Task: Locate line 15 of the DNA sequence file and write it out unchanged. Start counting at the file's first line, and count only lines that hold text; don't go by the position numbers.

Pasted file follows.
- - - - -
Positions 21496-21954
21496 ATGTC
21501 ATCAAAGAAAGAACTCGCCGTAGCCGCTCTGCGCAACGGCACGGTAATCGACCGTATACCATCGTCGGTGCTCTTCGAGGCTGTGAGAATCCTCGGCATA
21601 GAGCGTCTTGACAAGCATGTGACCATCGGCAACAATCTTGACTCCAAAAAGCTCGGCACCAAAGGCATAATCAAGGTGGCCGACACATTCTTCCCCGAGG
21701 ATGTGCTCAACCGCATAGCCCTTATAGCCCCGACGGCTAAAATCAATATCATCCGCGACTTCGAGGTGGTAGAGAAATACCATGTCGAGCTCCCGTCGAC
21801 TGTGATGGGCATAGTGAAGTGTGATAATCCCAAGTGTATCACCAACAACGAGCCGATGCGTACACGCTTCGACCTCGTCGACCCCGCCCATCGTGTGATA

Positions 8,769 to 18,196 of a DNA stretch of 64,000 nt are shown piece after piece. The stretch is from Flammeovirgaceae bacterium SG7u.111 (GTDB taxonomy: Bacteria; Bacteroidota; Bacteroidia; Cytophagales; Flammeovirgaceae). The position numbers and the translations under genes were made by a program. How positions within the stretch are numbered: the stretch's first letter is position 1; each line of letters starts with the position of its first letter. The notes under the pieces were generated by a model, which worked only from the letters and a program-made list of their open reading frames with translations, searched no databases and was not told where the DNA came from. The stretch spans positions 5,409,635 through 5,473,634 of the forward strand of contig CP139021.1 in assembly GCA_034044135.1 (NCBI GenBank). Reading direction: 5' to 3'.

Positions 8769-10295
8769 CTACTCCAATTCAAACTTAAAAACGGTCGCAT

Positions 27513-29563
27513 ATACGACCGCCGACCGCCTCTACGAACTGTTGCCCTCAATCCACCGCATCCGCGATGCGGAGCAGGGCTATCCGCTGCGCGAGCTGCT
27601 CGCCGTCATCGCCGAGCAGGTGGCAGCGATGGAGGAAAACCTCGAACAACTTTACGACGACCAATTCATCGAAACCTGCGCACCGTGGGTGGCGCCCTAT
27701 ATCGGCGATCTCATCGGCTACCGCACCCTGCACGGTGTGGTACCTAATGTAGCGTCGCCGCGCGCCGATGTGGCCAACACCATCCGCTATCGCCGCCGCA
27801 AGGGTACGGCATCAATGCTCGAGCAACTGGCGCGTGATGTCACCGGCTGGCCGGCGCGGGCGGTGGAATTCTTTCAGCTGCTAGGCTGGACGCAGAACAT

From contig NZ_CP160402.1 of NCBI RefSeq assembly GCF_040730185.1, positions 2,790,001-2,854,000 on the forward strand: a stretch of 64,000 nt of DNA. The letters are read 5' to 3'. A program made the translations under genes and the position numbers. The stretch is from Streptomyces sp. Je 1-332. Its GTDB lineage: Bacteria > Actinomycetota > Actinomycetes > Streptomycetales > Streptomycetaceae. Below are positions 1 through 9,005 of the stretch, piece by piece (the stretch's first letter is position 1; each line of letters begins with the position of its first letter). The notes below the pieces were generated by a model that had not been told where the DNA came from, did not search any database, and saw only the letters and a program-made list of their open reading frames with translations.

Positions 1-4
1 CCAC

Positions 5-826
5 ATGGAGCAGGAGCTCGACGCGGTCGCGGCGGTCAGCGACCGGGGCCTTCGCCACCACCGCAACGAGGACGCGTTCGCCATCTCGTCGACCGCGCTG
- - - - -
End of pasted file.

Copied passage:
From contig NZ_CP160402.1 of NCBI RefSeq assembly GCF_040730185.1, positions 2,790,001-2,854,000 on the forward strand: a stretch of 64,000 nt of DNA. The letters are read 5' to 3'. A program made the translations under genes and the position numbers. The stretch is from Streptomyces sp. Je 1-332. Its GTDB lineage: Bacteria > Actinomycetota > Actinomycetes > Streptomycetales > Streptomycetaceae. Below are positions 1 through 9,005 of the stretch, piece by piece (the stretch's first letter is position 1; each line of letters begins with the position of its first letter). The notes below the pieces were generated by a model that had not been told where the DNA came from, did not search any database, and saw only the letters and a program-made list of their open reading frames with translations.